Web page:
After teaching orchestra in Brownsburg Community Schools for four years, 28-year-old John Kluge is being forced to resign.
He refuses to call transgender students by their preferred names, versus the names they were given at birth.
"I really do care for all of my students," Kluge said, "which is why I don’t want to be compelled to speak in such a way that I believe I’ll be encouraging them in something that’s dangerous."
The school district stipulates that students must have written permission from both a parent and a doctor to make the name switch. At that point, the name is officially changed in school records, and teachers and administrators are required to refer to them as such.
Those policies, and more, are laid out for the district in an internal document presently available online.The document was distributed to teachers on January 3.
But John Kluge wasn’t having it.
When the rule went into effect, he reached a compromise with school administrators, who informed him he would be permitted to get around it by referring to his students--all of his students, transgender or not--by last name only. So, he did.
But then he was told that this nextschool year, he would have to start using the students’ preferred names. Kluge says he was not given a reason why.
The now-former teacher also claims that Brownsburg Community Schools threatened to fire him only three weeks before the end of the school year. So he submitted a tentative letter of resignation, but when he requested it be withdrawn, the district refused. And posted a job listing for a new orchestra teacher.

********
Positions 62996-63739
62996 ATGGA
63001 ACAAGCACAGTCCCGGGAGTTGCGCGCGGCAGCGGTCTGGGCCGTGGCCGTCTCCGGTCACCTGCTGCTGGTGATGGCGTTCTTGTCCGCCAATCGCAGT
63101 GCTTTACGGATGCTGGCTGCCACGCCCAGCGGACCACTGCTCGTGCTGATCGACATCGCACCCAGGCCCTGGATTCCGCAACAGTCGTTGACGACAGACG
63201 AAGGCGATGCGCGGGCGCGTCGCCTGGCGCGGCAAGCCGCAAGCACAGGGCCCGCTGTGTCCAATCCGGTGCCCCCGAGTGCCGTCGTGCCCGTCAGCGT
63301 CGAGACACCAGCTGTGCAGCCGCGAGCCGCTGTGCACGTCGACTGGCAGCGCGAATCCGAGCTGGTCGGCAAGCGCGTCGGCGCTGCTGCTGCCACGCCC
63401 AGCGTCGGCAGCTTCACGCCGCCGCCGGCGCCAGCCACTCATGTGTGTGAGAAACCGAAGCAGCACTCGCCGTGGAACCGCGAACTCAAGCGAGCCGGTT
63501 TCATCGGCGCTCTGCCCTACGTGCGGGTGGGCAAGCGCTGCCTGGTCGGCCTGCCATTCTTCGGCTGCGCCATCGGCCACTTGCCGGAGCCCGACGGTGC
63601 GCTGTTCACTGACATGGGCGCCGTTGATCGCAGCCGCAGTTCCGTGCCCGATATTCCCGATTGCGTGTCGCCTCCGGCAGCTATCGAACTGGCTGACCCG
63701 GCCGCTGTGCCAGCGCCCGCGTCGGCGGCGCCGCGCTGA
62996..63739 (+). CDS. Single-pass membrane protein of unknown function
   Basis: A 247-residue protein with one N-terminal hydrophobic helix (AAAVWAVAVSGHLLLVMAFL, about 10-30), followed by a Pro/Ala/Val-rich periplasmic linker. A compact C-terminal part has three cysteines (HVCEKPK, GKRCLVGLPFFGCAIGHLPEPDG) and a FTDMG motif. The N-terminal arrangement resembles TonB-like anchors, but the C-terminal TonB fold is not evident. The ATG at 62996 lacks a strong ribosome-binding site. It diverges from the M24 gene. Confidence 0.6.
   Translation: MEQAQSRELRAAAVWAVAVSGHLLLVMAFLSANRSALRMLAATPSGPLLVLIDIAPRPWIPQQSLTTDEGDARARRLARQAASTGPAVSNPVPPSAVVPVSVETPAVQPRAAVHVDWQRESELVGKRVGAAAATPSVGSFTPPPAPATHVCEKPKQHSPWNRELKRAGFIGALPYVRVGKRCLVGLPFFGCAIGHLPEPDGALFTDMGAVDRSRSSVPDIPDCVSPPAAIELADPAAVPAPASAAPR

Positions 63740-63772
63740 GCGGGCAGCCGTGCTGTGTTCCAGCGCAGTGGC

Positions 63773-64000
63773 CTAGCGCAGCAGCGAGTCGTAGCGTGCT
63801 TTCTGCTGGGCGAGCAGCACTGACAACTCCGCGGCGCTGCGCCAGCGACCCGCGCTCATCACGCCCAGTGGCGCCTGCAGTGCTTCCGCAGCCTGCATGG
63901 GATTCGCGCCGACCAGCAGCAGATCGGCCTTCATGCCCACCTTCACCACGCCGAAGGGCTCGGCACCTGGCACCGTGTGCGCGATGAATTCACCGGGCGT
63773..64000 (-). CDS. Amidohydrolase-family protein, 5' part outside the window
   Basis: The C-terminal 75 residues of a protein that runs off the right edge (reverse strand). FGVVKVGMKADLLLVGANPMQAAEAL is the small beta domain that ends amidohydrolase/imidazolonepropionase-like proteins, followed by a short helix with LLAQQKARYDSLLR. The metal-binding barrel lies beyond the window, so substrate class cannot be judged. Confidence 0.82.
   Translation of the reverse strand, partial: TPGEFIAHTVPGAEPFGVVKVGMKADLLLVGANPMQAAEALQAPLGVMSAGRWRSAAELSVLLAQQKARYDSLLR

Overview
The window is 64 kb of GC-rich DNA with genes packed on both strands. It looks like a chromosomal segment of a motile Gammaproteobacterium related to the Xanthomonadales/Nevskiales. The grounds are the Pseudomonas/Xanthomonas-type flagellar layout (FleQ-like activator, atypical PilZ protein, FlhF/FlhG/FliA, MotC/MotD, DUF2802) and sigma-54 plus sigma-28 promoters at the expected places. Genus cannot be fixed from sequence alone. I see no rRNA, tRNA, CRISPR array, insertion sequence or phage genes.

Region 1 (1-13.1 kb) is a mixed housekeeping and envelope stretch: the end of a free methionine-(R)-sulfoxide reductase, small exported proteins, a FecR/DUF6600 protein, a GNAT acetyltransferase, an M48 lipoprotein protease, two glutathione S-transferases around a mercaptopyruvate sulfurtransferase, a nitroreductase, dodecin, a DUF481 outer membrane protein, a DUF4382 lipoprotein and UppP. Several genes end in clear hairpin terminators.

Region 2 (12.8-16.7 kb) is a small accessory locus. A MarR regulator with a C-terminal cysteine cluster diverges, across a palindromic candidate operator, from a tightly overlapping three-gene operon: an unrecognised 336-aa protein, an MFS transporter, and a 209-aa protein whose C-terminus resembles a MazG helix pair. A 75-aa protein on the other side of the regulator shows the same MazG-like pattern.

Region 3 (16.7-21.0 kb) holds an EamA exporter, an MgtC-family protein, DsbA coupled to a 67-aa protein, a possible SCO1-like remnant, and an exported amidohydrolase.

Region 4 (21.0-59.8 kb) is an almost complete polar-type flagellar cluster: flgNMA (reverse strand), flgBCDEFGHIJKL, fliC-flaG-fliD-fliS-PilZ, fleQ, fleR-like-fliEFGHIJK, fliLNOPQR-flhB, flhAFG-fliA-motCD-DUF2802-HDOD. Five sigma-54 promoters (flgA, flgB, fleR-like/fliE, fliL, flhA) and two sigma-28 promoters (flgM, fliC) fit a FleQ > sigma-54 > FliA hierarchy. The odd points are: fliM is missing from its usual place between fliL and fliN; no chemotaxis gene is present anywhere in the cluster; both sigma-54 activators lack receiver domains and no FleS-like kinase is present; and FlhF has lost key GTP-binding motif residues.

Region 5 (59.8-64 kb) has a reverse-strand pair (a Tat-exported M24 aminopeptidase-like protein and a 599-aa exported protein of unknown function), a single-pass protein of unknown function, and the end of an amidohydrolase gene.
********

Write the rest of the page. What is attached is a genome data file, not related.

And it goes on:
This is not the first time an educator has been penalized for refusing to acknowledge a change in name or pronoun for a transgender student. In 2015, a Texas teacher was fired when she declined to use a male name for a six-year-old child that had been born a girl.
The Indiana Family Institute, a conservative nonprofit that promotes religious liberty (and opposes same-sex marriage and abortion), has started a letter writing campaign in support of Kluge. They’re asking people to contact each member of the Brownsburg Community Schools board, and ask that John Kluge be given his job back. Part of the form letter reads, "It appears that the real intolerance at Brownsburg High School lies in the hands of the administration against teachers who hold a sincere faith and a sacrificial love for their students."
LGBQT advocates maintain that when it comes to using a student’s preferred name, the issue at stake isn’t politics or even advocacy, but respect.
But John Kluge is not giving up. Claiming that his First Amendment rights are being violated, he will be appealing his termination at the upcoming school board meeting on June 11. "I’m being compelled to encourage students in what I believe is something that's a dangerous lifestyle," he said. "I’m fine to teach students with other beliefs, but the fact that teachers are being compelled to speak a certain way is the scary thing."